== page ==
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nshumate
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« Reply #9 on: September 14, 2007, 03:32:55 PM »

Pardon me for missing that point about modest housing.   But that only changes one form of compensation for another; I thought that "perks" were one of the items on the grievance list.

I still don't see that their salaries are that outside the range of what one would expect in the private sector for (in general) similarly accomplished people given a similar management task.  Compare that a congressman makes to what a Fortune 500 corporate exec makes, not to what a raw "median income" from the home district says without accounting for education and experience. 

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Nathan Shumate
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« Reply #10 on: September 14, 2007, 03:46:04 PM »

Pardon me for missing that point about modest housing.   But that only changes one form of compensation for another; I thought that "perks" were one of the items on the grievance list.

I still don't see that their salaries are that outside the range of what one would expect in the private sector for (in general) similarly accomplished people given a similar management task.  Compare that a congressman makes to what a Fortune 500 corporate exec makes, not to what a raw "median income" from the home district says without accounting for education and experience.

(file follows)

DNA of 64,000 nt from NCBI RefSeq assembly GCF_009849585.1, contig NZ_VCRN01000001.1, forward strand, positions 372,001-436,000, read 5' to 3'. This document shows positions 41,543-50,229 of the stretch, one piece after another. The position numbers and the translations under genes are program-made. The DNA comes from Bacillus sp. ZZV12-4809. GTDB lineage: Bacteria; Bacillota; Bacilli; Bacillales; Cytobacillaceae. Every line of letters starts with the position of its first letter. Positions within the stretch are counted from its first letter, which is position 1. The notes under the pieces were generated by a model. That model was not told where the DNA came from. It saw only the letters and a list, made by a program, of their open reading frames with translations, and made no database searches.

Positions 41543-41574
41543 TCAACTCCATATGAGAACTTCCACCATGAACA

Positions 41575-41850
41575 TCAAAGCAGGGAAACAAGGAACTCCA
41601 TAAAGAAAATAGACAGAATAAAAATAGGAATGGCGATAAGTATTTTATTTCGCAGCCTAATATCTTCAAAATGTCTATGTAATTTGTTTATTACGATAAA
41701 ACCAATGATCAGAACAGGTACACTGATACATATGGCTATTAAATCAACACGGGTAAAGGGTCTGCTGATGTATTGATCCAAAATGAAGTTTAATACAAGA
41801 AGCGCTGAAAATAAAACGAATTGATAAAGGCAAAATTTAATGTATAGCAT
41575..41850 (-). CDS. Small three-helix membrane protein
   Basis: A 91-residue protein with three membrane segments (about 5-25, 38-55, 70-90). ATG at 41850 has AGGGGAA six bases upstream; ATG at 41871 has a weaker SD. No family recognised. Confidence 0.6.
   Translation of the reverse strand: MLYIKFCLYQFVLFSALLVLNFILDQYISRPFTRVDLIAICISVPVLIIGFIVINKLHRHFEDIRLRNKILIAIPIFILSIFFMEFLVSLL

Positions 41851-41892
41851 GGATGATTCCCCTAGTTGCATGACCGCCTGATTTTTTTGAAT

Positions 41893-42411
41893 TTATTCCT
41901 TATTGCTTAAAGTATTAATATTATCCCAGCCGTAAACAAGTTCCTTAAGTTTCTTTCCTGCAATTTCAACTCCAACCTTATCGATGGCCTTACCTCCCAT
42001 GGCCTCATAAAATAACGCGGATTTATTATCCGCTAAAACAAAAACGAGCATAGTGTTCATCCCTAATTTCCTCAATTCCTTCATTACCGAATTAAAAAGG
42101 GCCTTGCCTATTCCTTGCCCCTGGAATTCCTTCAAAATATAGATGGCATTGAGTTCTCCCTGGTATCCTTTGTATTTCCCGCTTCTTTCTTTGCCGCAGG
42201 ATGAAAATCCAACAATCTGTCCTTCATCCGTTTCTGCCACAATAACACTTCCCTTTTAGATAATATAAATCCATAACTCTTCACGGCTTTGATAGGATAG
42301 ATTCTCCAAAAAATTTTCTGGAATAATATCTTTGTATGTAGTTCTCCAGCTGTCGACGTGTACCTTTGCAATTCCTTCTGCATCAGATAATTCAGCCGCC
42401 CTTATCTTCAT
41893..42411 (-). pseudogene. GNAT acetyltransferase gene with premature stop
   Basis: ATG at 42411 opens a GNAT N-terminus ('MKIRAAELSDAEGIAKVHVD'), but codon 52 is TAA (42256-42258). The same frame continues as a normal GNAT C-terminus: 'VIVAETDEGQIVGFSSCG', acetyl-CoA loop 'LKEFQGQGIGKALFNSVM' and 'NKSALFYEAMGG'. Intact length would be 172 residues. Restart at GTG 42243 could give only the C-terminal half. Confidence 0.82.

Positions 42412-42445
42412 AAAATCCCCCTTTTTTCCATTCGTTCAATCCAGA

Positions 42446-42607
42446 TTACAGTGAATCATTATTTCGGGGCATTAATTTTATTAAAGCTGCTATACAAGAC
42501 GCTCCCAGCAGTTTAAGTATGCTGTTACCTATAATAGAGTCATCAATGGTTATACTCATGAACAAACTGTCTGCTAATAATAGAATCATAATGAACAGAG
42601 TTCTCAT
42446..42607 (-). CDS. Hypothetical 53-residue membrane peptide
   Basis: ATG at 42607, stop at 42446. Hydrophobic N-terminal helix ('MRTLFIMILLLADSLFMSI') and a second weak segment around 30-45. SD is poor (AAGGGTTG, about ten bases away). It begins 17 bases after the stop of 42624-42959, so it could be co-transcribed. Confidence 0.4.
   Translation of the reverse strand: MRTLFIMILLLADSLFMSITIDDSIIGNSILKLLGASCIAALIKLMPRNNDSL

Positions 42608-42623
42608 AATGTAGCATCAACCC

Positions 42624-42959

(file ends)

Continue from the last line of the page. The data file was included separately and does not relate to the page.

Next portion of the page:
Working for the public is not to be equated with working in the private sector IMHO. One is service, the other is duty, if one chooses that path and with duty come sacrifice. For members of the military it could be there life in addition to long periods of separation, for elected representatives it should not be a lavish lifestyle, which s what it is now.
It's akin to a lawyer that chooses to be a public defender verses private practice, that get paid very little as a PD, but I know many that are excellent lawyers but choose to be a PD over private practice to help those less fortunate. They have the same education and experience as a private practice lawyer and make a fraction of the money by choice. Same goes for Doctor that opt the work clinics, peace corps, missions or at the VA.

I have no problem for anyone in the private market making as much as you can, but when it's MY (and your) money you are trying to get rich on, then I take issue.

speaking of money it back to work for me ...
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nshumate
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« Reply #11 on: September 14, 2007, 04:02:56 PM »